It may be surprising in this day and age that substantial majorities of rank and file Muslims and Christians alike cling still to the conception of a literal burning Hell, where sinners eternally suffer actual physical sensations of immolation, and perhaps various other demon-inflicted tortures. Some even maintain, still, that this pit of torment is physically geographically located somewhere under the surface of the Earth, perhaps in its molten core. But it is more popular these days amongst the intellectual classes of Christianity -- and specifically in Roman Catholic doctrine -- to frame their theology of eternal punishment of sinners and nonbelievers not in terms of a physical Hell, but simply as a state of being constituting a "separation" from the divine, a kind of eternal angsty lonesomeness. This separation is framed as a consequence of the individual's rejection of God, essentially as God honouring that person's choice to not spend eternity associated with it. Although such a proposition is logically far more defensible than pilfered Bronze Age imaginings of an eternal period of torment in flames under the Earth, there remain some conceptual problems with this contention.

Our Creator, as a superhumongous broccoli banquet

Now I happen to love broccoli, but I am keenly aware that the are those who despise it. Suppose we had before us five beings, two are broccoli lovers, two a broccoli haters, and the fifth is a judging-type deity. And suppose such deity intoned that because of their behavior, one each of the broccoli lovers and haters had behaved rightly and was to be delivered to an infinite reward, and one each of them had behaved wrongfully and would experience an infinite punishment -- and suppose this reward was an infinite banquet of broccoli. And, the punishment was an eternal deprivation of broccoli. So on death, the four people to be judged discover that 'God' itself is like a personified superhumongous broccoli banquet, and that theists get to spend eternity eating broccoli. This then is a win for the theist broccoli lover, and the atheist broccoli hater. The theist broccoli hater is stuck eating broccoli for eternity. The atheist broccoli lover is stuck without it.

It may be that God is so incomprehensible to man that to claim that an afterlife of isolation from it would be akin to denial from the diet of something no one would eat -- an eternal cuttlefish-and-asparagus borscht -- or of something not even recognizable as food in the first place -- an eternity of eating nothing but a paste of finely ground gold and diamonds, for example, or of eating pure magnetism -- which to the average man might sound at the same time extravagant and unappetizing. And, naturally, if the punishment is isolation from God itself (and nothing more), then the atheist essentially comes out of the bargain lacking an association that he had never valued in the first place.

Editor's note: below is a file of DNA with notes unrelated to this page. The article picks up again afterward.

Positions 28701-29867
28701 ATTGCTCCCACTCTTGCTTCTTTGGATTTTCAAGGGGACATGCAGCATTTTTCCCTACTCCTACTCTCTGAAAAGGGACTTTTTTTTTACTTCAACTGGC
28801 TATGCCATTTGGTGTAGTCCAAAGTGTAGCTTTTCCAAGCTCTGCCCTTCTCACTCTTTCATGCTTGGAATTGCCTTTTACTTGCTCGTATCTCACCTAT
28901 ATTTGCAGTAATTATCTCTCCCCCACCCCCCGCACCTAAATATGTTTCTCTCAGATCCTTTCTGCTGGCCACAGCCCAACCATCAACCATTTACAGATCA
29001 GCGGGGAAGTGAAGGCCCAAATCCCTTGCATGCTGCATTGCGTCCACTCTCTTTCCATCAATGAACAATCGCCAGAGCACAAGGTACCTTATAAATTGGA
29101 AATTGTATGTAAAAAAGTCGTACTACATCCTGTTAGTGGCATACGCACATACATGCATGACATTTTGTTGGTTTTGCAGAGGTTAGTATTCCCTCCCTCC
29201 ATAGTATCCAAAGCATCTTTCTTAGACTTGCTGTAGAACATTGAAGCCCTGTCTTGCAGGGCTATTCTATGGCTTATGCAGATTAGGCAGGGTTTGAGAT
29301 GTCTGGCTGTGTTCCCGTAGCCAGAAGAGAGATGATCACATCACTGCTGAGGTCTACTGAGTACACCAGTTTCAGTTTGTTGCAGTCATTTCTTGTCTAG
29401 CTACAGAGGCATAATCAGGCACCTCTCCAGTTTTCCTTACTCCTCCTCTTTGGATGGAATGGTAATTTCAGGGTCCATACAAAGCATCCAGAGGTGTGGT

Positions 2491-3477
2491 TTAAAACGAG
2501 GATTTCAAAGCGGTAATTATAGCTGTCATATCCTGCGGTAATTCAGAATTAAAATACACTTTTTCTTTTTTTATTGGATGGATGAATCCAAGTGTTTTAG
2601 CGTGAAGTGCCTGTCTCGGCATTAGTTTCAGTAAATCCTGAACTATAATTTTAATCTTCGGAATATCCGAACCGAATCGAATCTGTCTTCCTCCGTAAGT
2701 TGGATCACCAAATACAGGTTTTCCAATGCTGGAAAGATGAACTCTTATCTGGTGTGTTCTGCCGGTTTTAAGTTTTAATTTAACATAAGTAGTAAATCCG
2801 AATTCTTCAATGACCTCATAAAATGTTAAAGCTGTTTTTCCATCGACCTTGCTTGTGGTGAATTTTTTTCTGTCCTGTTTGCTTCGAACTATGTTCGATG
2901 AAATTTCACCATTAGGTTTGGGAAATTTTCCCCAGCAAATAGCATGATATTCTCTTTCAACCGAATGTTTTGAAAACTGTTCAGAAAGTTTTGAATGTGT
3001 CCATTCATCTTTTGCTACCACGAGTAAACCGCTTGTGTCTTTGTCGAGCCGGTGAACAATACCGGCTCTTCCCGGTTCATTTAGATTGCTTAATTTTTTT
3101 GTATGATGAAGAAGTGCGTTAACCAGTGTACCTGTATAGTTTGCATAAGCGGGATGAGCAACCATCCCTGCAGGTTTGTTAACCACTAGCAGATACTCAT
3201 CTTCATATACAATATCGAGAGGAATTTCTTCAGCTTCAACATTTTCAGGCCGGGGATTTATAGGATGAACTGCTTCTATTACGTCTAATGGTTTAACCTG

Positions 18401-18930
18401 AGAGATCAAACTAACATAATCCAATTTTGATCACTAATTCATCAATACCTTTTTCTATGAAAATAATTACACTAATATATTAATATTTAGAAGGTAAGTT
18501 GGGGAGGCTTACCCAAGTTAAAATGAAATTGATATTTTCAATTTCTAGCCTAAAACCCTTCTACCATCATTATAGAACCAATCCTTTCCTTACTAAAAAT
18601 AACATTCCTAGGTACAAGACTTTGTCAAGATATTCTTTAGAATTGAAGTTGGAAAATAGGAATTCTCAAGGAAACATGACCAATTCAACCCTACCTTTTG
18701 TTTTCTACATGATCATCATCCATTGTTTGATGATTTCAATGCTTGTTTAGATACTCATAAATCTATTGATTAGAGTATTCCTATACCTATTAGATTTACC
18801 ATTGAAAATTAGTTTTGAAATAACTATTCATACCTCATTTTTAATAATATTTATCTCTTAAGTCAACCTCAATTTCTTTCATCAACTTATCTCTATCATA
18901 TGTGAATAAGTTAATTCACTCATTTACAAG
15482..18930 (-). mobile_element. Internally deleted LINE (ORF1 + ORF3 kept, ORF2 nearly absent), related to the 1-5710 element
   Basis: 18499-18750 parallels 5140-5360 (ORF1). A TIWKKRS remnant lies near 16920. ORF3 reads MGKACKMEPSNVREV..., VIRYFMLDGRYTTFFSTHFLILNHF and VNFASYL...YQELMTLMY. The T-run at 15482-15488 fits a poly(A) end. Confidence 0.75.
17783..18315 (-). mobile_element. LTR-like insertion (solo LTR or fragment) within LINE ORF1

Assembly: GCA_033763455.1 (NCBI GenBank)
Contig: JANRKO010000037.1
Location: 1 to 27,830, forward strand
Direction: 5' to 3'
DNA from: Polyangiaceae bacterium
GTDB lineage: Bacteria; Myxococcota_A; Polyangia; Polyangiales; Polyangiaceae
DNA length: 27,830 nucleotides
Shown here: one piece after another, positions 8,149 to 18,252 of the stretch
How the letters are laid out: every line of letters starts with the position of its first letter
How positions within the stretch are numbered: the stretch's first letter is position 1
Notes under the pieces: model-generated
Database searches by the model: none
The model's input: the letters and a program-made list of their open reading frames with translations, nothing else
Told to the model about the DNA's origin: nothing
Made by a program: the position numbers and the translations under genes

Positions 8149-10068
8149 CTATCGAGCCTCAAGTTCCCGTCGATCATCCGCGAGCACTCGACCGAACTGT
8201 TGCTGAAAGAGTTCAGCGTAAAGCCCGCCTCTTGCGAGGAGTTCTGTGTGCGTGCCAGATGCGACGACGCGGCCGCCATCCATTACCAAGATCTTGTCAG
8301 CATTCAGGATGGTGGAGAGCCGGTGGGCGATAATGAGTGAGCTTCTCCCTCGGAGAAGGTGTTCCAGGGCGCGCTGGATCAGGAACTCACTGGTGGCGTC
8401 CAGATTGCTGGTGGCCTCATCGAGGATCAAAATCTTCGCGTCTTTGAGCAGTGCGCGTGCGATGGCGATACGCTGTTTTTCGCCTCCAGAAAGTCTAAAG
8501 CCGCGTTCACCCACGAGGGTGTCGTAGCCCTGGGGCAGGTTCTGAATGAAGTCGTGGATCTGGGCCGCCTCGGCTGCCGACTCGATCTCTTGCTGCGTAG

Inseparability from the inseparable

But then there is a problem with the omnipresence and omniscience attributed to God. If there is a God who indeed fits these typically recounted qualities, then it is actually literally impossible for a person to be at all separated from such deity. A person might feel as if they were so separated, but would have to, upon reflection, know that either they were naetheless in constant contact with the God from whom separation was supposed, or that this God was in fact not omnipresent, not omniscient, and so not 'God' after all. Simply put, a person could not be aware that an omniscient God exists and without at the same time knowing that such being was always with that person; and so it is knowledge of the existence of an omniscient being which, in essence, makes one be with that being.

And upon even deeper reflection an even more substantial issue arises, that being the sustenance of all things in any metaphysical form. For the continued existence of sense of a meaningful personal existence -- as a soul, apart from the body -- would be a miraculous thing; and the sustainment of that condition for even hours or days, much less millennia or an eternity, would be an even greater miracle in its triumph over entropy. And so, if we discover ourselves existing 'after death' at all, it is necessarily because some entity with sufficient power and intellect is bothering to busy itself with the task of our postmortem sustenance. Hence, we can not then be separate from our Creator, because we would exist entirely as a product of our Creator's continued willing of our existence. Even if men were stripped of their faculties in some afterlife and became unaware that this was so, it would still necessarily be the underlying case. To return momentarily to our earlier example, it is as though everything that exists after death is broccoli, that the wandering spirit of the unbeliever is made of broccoli, and yet we insist that this spirit has no contact whatsoever with broccoli.

Which brings us roundly to the theological model proposed by Pandeism (and to a lesser extent Pantheism generally), and some other variations within that realm of thought. Remembering that we are at bottom made up of electrons and protons and neutrons, and the charges and forces which sustain them, Pandeism proposes that our Universe exists at all because our Creator became it, chose to spend a Universe's lifetime existing as it for the propose of experiencing existence through it. And if this be the case, than two points flow therefrom. Firstly, that our sustainment now is every bit as miraculous and intercessory as any postmortem sustainment would or could be. And secondly, that we can never be 'separate' from our Creator, because we are, then, of our Creator, fragments of an All in which we are already eternally bound up.



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